Tunisia's New Prime Minister Is The First Woman To Lead An Arab World Government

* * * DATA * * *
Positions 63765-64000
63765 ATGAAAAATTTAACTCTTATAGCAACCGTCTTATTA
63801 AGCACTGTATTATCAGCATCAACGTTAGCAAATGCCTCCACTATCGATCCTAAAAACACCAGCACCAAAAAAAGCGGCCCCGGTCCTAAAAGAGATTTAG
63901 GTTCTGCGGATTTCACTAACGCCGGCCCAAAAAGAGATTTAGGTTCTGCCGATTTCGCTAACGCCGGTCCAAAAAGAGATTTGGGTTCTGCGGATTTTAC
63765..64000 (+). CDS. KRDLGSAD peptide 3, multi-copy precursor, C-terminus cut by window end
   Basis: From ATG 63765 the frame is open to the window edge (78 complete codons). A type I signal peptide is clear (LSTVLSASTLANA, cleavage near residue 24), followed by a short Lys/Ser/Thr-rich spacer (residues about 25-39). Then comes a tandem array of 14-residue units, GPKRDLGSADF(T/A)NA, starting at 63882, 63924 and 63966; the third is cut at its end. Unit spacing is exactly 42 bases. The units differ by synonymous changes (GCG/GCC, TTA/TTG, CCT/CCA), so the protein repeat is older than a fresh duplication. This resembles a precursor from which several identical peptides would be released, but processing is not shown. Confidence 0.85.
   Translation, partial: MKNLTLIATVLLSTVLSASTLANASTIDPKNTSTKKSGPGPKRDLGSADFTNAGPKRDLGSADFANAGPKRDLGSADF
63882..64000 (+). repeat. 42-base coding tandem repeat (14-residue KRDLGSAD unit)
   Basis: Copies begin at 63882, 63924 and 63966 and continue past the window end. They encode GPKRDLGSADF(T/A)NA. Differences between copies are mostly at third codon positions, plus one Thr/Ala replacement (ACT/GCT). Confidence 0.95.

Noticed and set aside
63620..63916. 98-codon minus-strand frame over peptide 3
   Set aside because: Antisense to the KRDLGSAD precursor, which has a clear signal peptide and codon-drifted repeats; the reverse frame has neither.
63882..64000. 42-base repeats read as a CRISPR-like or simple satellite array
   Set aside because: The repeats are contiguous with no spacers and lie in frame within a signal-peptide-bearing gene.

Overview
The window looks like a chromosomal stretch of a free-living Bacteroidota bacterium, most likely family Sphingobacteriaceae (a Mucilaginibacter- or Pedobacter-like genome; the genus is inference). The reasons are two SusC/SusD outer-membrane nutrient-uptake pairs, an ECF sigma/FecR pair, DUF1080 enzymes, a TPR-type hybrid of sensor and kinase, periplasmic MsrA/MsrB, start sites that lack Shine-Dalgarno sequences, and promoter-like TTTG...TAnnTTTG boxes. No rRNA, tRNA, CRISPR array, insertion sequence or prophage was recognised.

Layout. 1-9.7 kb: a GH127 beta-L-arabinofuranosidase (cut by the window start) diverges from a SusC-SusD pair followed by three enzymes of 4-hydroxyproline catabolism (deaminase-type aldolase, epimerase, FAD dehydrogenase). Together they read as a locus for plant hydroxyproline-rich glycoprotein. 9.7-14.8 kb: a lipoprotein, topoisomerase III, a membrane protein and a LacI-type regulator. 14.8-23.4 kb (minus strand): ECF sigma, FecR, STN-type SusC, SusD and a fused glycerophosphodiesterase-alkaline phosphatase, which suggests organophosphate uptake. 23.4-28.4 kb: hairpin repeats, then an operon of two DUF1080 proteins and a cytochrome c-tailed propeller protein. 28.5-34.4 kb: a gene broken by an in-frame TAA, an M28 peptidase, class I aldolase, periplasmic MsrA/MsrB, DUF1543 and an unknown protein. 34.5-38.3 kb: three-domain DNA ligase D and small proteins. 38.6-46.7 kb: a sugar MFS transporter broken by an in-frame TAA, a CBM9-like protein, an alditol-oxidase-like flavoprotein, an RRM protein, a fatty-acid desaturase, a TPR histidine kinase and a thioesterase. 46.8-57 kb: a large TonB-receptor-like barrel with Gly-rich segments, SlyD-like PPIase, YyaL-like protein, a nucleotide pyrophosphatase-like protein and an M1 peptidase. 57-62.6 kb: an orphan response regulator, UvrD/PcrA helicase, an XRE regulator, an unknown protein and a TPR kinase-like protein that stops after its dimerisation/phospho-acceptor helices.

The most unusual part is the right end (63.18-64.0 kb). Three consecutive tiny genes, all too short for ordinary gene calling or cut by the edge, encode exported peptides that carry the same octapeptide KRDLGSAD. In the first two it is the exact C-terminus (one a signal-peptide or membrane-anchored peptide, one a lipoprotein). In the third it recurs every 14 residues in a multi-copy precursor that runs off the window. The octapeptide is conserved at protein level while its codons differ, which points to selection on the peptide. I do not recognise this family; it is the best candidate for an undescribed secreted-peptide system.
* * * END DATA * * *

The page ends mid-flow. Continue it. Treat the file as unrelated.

Najla Bouden Ramadhane, a university engineer with World Bank experience, has been lifted from political obscurity to become Tunisia's — and the Arab world's — first woman prime minister.Ramadhane was named to the post on Wednesday after Kais Saied, who became president two years ago, dismissed her predecessor in July and suspended parliament, Reuters reports.He justified his actions as temporary measures to help in tackling the country's economic crisis and COVID-19 emergency. However, since then, coronavirus cases in the country have tailed off, while Saied — a former professor of constitutional law — has continued pushing for more unilateral power that his opponents view as a coup. The new prime minister is a sixty-something professor of geosciences at the National Engineering School in Tunis, according to The National, based in the United Arab Emirates. She will leave her current post as director general in charge of quality at the Ministry of Higher Education and Scientific Research, where she is overseeing World Bank programs, the news agency says.Ramadhane's appointment appears to be aimed at placating critics of Saied, who has been under pressure at home and abroad to form a new government in the North African country, which was at the epicenter of the Arab Spring uprising in 2011 and the first to throw off an authoritarian leader in favor of democracy.In a further move to consolidate power, Saied last week said he would essentially sweep aside the constitution, appointing his own cabinet and ruling by "legislative texts."Although his initial move to tighten power in July was backed by popular discontent in the form of street protests, demonstrators have also come out to oppose his more recent power grab.In a video posted online, Saied reportedly praised Ramadhane's appointment as "historic," saying it is "an honour for Tunisia and an homage to Tunisian women," Reuters says. He said he'd asked her to quickly propose a new cabinet "because we have lost a lot of time." Copyright 2021 NPR. To see more, visit https://www.npr.org.